Interview with artist Julian Cox
PUBLISHED: 09:58 15 July 2016 | UPDATED: 10:09 15 July 2016
From minimalist ink drawings to detailed bronzes, Bristol-based artist Julian Cox talks to Clare Bourke about the passion that drives him to create curves
Tell us about your background
Following an art foundation course in Bristol, I studied sculpture restoration for three years at Sir Roger de Grey’s PPRA, The City and Guilds of London Art School. Practical aspects of this course, which included a period of study in Northern Italy, emphasised drawing, modelling, carving, letter cutting, gilding and conservation/restoration techniques.
After art school, I was employed by international fine art restorers Plowden and Smith Ltd, London. Clients included the British Museum, the V&A, Sotheby’s and Christie’s. Work ranged from Ancient Roman mosaic to the Henry Moore sculptures in Battersea Park.
In 1988 I resigned from full time teaching to spend more time on my own work. Being elected to the Royal British Society of Sculptors in 2006 helped to consolidate my position and I am lucky enough to now have a large and growing number of people who encourage me by buying my art.
Art provides an intensely satisfying alternative to all the mundane trivia that we have to endure in everyday life.
Where does your inspiration come from?
Inspiration comes from countless sources such as a black hair on a white tile or the curves in a spiral staircase but I am particularly influenced by the female form combined with details from functional items such as tools and fishhooks.
Line drawings and sculptures seem to be very different specialities but is there a synergy between them?
I love both aspects of my art; drawing with ink and carving wood. I do not see them as separate elements but as two interrelated disciplines. All of my sculptures start with a series of drawings. Indian ink is a sensual medium that has recorded the history of mankind for thousands of years, whilst wood is a beautiful and tactile material which can be shaped perfectly into three- dimensional forms. Other aspects of my work include a painted four-panel mural underneath Vincenzo’s roof terrace on Park Street, Bristol, and even tattoo designs.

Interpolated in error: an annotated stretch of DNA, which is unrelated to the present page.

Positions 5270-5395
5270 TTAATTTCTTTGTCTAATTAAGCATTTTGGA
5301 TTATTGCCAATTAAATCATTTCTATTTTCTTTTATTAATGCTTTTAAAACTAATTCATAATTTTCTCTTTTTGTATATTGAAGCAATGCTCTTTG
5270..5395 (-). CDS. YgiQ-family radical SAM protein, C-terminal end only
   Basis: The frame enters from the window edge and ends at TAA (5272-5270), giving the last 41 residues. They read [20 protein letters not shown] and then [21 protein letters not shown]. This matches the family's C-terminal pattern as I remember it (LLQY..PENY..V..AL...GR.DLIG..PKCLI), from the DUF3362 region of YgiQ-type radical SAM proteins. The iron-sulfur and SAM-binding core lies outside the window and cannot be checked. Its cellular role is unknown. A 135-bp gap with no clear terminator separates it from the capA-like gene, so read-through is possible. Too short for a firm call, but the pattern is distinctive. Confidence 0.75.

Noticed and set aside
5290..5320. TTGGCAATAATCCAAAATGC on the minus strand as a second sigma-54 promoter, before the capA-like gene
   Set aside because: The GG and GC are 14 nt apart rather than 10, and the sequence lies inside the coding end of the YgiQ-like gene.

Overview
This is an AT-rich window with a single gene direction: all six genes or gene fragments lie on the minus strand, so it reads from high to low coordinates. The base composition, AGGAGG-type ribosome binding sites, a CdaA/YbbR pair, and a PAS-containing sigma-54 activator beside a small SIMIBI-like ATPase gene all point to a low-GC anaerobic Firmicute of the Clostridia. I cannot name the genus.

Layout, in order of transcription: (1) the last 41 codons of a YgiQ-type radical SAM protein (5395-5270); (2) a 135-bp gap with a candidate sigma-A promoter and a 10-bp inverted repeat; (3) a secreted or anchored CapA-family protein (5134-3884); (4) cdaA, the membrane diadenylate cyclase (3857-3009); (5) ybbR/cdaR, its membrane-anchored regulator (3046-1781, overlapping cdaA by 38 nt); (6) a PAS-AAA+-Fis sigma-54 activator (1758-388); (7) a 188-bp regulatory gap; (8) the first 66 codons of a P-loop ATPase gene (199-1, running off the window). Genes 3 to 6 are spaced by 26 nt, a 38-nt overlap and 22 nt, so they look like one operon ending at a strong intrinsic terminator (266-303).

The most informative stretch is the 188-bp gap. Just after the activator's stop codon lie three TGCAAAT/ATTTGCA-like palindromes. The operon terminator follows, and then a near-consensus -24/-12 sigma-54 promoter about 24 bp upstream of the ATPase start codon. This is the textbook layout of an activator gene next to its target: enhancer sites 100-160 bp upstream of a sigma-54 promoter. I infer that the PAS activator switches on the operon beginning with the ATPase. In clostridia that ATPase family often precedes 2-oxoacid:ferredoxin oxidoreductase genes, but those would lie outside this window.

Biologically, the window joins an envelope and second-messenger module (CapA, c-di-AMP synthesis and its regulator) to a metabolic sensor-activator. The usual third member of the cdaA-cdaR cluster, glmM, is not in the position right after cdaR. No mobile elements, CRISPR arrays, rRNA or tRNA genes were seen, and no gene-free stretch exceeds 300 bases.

Your sculptures entitled Ten Torsos have proved very successful. Where did the idea for these come from?
The individual forms of my Ten Torsos are based on the female form but are combined with elements from various ancient antiquities such as the poppy-headed no.7 which is based on the pommel of a Roman sword and the axe head-shaped no.10 which is an appropriate reference to the Bronze Age.
I chose to do this series in bronze because it is the ideal medium to emphasise the historic background, which is also emphasised by the patination reminiscent of ancient pieces pulled glistening from the sea.
Your latest project is called simply Ten Things. Can you explain what these are?
Things are a series of 10 limited edition bronzes which I have produced this year. The original ‘patterns’ have been carved from wood and then will be cast into solid bronze, which is then finished and patinated. They should be completed, photographed and available by the early autumn.
These abstract forms have been designed with touch being as important as vision; all are made to feel ‘right’ in the hand. They are based on the kind of items that you feel drawn to picking up and exploring, such as old wear-worn tools. The beauty of the objects that inspire me is derived from the simplicity of their forms which relate perfectly to their function. I have tried to exclude any superfluous detail and refine each sculpture to its essence. I would like clients to place these works on a desk or other convenient surface where they will be regularly held and have their tactile qualities appreciated. I hope they will age beautifully.
So what does the future hold? is there already a new project in mind?
I am currently working on a large series of ink drawings in which a simple pot-like torso outline will remain exactly the same for each piece but which will be varied by the different treatment of interior details. Alongside these drawings I am making a pair of two foot tall abstract, linear figures which will again be cast into bronze.
Later in the year I would like to create a pair of large sculptures, which would be suitable to place in gardens.